|By: David Theo Goldberg
Director of the University of California Humanities Research Institute
University of California, Irvine
The prevailing response from white politicians such as GOP presidential candidate Jeb Bush to #BlackLivesMatter has been “all lives matter.”
Democratic candidates Hillary Clinton, Bernie Sanders and Martin O’Malley were heavily criticized for initially responding to audience chants that “Black lives matter” with the response that “all lives matter.”
“All lives matter” is a given, almost a cliché. So why would an audience boo a presidential candidate expressing that thought? Because the phrase “All lives matter” dismisses racially structured conditions disadvantaging black people.
As I demonstrate in my most recent book, Are We All Postracial Yet?, insisting that black lives matter is necessary because – unlike “all lives” in this society – black lives are too often taken not to matter.
Presumed to be up to no good
Black people in the US are considered to not fully belong. Some people – Dylann Roof said it explicitly to the Charleston nine he murdered – consider black people not to belong at all. Black people are far too readily denied decent education and employment, stopped and frisked, apprehended, incarcerated, criminalized, animalized, killed.
Black people in America are objects of social suspicion. Blacks are presumed to be up to no good, to be no good. Black lives are flippantly extinguished, not least by the institutions of law and order, for no good reason other than being suspected because they are black. We need to insist “black lives matter,” to organize around it, because this society provides proof on a daily basis that for it, for many, blacks don’t.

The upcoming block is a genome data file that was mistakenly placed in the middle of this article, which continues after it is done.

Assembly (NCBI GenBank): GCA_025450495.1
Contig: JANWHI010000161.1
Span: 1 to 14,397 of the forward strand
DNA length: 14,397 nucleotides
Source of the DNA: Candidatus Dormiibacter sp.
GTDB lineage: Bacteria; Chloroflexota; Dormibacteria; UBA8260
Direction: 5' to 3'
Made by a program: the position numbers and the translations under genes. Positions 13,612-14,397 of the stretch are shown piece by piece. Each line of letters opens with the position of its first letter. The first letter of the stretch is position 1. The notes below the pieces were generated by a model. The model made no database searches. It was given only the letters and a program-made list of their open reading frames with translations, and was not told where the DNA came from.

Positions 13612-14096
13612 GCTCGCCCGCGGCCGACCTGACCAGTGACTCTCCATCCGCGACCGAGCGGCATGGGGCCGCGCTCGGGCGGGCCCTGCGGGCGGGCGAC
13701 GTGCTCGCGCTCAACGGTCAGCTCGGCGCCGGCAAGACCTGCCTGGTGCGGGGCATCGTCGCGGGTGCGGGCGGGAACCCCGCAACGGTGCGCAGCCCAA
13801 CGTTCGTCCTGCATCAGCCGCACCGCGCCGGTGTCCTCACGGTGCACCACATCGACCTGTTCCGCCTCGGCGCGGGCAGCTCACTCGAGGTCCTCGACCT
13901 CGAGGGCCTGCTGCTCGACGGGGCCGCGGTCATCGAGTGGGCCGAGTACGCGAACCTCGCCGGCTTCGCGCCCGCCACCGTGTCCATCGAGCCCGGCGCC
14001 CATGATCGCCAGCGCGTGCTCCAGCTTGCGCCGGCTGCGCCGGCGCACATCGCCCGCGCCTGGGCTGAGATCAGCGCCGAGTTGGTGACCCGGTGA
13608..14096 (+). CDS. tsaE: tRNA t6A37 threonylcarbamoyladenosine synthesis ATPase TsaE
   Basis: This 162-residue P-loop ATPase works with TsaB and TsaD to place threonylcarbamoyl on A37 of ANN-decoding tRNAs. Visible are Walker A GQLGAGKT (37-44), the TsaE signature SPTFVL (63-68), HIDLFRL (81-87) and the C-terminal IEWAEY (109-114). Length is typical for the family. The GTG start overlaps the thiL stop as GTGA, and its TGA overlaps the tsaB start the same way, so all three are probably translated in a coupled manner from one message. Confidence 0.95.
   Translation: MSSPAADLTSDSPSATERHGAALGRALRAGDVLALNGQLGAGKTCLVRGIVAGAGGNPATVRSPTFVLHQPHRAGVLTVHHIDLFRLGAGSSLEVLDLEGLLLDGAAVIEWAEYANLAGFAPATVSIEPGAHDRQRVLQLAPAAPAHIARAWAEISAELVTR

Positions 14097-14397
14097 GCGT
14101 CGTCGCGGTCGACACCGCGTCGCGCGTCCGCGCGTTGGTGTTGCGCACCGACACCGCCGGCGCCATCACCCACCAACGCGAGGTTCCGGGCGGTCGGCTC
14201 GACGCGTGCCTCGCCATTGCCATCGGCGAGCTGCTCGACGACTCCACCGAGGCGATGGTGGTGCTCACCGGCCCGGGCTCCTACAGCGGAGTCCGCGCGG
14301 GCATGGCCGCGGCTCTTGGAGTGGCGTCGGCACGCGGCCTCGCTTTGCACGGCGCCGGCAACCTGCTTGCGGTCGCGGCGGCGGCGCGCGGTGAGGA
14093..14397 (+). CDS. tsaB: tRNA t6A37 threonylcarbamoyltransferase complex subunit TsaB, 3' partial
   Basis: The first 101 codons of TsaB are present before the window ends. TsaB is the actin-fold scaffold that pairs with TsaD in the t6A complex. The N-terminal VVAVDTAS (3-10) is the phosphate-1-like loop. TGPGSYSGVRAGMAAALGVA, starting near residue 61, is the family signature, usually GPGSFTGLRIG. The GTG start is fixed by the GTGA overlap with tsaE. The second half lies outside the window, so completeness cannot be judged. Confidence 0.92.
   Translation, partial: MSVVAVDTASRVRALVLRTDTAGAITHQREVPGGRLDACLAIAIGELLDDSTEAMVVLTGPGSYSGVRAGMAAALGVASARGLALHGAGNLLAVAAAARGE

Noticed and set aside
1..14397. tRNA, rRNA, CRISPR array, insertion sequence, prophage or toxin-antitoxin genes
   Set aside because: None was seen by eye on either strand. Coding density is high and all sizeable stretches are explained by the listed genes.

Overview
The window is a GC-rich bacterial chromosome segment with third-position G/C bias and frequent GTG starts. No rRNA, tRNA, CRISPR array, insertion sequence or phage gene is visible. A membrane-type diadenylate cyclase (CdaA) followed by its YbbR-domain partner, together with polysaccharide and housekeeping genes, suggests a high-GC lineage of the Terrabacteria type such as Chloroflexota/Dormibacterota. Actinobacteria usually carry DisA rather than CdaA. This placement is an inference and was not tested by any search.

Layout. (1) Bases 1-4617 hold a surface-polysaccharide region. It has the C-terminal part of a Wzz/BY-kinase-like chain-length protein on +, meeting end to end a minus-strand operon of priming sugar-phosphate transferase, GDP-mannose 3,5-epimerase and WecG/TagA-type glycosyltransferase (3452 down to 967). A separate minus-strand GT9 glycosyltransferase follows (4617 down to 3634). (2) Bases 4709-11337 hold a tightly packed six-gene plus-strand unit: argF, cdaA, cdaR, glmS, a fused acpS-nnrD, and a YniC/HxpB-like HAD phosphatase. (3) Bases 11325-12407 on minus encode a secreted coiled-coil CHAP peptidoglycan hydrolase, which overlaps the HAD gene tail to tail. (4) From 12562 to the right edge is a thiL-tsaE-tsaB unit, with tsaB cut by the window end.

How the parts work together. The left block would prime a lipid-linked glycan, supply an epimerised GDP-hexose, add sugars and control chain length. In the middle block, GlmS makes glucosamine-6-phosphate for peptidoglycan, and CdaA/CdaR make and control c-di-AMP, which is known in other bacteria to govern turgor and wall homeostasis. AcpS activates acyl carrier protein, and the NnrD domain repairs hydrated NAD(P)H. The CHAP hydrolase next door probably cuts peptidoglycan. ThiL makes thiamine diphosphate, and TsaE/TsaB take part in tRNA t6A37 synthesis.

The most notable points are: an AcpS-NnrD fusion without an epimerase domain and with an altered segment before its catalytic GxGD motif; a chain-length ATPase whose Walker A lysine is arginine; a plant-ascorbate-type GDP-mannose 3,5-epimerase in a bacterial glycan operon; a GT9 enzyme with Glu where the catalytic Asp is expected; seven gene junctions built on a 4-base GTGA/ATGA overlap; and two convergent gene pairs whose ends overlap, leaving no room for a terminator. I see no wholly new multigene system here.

“Black lives matter” is not a cliché. The truth it expresses is far from a given. Its anti-truth is evidenced in the fraught everyday of black lives: Walking while black, driving while black, speaking “as” black, speaking b(l)ack, shopping while black, being at home while black, being black at school, at the pool, in the hands of police, in prison. Just being black.
Black lives matter because this country was founded on black labor, the nation’s great wealth built on black suffering. Black lives matter because, as human life, black lives are often disacknowledged in the insistent universalization that “all lives matter.”
Further, we are a better humanity because of the deep insight black intellectuals and artists provide about what it means to survive in the face of repression, humiliation and death. Black lives matter in exemplifying dignity in the face of its denial, humanity in the face of humiliation. Black humanity matters in celebrating life in the face of suffering, contributing extraordinarily to science, letters and culture. Consider Benjamin Banneker’s contributions to astronomy and clockmaking, Kenneth Clark’s work evidencing the psychological effects of racism on children, W E B du Bois’s challenges to traditional sociology, Marian Anderson’s operatic brilliance in the face of white rejection, Toni Morrison’s extraordinary writing, and on and on.
Black people have represented the country in the highest of ways while being maligned in the most malicious of ways. Black lives matter because the historical struggle for rights, justice and full citizenship has been America’s struggle to fulfill itself, the rights achieved on black backs ultimately the rights of all.
Black lives matter because black people continue to exemplify what it means to be human in the face of inhumanity and dehumanization, to live a human life against the constraints of “racialization,” in the face of insistent institutional violence and (social) death.